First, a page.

October 13, 2009
Knee Jerk Responses to Real World Problems Make No Sense
Despite the fact that much positive change has occurred to America’s political social and racial landscape, some continue the mantra of victimization that persists in painting a picture of an infantilized, helpless black population.
Case in point was today’s op/ed in The New York Times by columnist Bob Herbert. Commenting on the public flap that’s developed between Newark’s Mayor, Cory Booker and late-night comic Conan O’Brian, Herbert accurately describes urban realities in Newark as dismal and dangerous. He rightly observes that Newark is not alone in this – it’s a fact from Baltimore to East Oakland.
However, Herbert then takes a (political) left turn and attributes the woes of urban America to what he called “twisted national priorities” – something that’s been the fall-back language of the nation’s left since the Sixties.
Has he conveniently forgotten a vigorous War on Poverty that netted nothing in the reduction of poverty rates? Is he ignoring what Daniel Patrick Moynihan warned us about over 40 years ago? After years of black economic and educational progress, Moynihan warned that a collapse was occurring in urban black families that would result in chaos and crime. Of course, black leaders of that time accused him of “blaming the victim.”
Few took Moynihan’s warning seriously – pushing ahead with social engineering schemes and welfare entitlements. Today, 70 percent of black children are born out of wedlock and 60 percent are raised without fathers present in the household. On this matter, the data is clear: children raised without the benefit of married parents and intact, stable families are more likely to go bad.
Recently, on the mean streets of Chicago, that “going bad” looked like a 16 year old kid getting beaten to death by a mob of thugs.
Herbert referenced this latest atrocity in Chicago, and wrongly argues that “we’ve stood idly by, mute as stone …” and claimed that Americans watched the televised video of the killing “… in ghoulish delight ...” However, it is unhelpful speculation to imagine that any sane person took delight in seeing an innocent teenager lose his life to a pack of vicious thugs.
The 16 year old who lost his life to a gang “beat-down” was Darrion Albert, who apparently was simply trying to get home at the end of a school day. In some neighborhoods this is easier said than done. In Chicago, there were 43 killings and 29 shootings of young people last year. Just since January, 40 students have been killed there in violent incidents.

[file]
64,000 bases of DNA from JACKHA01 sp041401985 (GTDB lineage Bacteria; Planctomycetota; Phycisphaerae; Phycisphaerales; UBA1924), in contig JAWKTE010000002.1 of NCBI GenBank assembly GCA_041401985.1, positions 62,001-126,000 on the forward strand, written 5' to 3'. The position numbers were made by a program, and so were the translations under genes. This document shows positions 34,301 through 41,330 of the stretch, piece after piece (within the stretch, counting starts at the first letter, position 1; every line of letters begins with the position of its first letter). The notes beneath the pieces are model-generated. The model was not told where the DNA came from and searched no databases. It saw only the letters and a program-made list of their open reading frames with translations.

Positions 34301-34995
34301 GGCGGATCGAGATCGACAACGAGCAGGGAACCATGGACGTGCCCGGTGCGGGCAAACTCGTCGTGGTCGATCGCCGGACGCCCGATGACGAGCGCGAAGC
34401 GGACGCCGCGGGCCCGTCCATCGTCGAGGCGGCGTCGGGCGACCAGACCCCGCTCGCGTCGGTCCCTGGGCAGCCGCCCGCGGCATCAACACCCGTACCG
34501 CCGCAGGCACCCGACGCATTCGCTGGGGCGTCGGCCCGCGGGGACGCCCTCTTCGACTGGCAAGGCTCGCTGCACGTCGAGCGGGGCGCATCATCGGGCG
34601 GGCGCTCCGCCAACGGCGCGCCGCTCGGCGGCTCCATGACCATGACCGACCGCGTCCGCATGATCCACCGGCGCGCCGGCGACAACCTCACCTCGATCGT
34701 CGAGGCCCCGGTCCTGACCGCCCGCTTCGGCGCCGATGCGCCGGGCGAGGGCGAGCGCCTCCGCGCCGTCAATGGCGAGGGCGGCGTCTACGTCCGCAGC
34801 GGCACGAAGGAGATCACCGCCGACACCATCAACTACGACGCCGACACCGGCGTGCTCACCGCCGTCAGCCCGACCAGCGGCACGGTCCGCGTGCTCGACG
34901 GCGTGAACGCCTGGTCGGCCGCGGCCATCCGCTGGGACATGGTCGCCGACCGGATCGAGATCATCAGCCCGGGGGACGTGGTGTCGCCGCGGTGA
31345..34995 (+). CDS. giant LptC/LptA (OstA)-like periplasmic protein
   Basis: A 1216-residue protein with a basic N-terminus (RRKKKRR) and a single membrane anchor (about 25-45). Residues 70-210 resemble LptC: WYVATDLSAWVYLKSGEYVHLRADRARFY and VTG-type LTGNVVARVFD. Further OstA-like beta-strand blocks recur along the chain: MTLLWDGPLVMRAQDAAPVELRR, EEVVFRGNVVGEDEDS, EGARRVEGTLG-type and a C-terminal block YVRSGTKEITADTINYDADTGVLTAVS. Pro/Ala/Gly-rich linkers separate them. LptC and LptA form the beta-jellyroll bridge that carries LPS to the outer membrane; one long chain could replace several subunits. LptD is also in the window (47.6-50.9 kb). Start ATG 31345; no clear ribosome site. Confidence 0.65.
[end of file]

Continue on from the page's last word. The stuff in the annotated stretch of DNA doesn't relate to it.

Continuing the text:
Despite Herbert’s claim that inner-city violence is largely ignored, President Obama dispatched Eric Holder, the Attorney General, and Arne Duncan, his Education Secretary, to Chicago following the killing of Albert. Unfortunately, the Obama administration has chosen to throw money at the problem. Duncan announced that the school attended by the dead youth will receive $500,000 in federal money. But toward what end?
Even more useless is a new study of youth violence in Chicago, financed with $60 million in federal stimulus grants. Its brilliant analysis is that students at highest risk of violence are most likely to be black, male, without a stable home, in special education, skipping an average of 42 days of school, and having a record of in-school “behavioral flare-ups.” So, taxpayers paid $60 million to hear the things almost everyone already knew?
Herbert lists the issues facing urban communities, things that include employment, education, crime, as well as alcohol and drug abuse. All are issues that have received endless debate, attention and literally truck-loads of tax-payer dollars. Yet the problems persist. No one is more aware of this than residents of black urban communities. The U.S. Justice Department’s Bureau of Justice Statistics confirms that almost half of the people murdered in the nation each year are black, and 93 percent of those are killed by someone of their own race. They desperately await realistic answers to the problems.
Herbert rightly argues that we should think seriously about what’s going on in cities like Newark or Chicago and I agree. However honesty is demanded if that discussion is to mean anything.
In the film “Barbershop,” a character named Eddie argues that O.J. Simpson killed his ex-wife and her friend, and that “Rodney King should have got his ass beat for driving drunk.” And his final piece of working-class wisdom? For the black community to begin solving their own problems, Eddie says “black people need to stop lyin’.”
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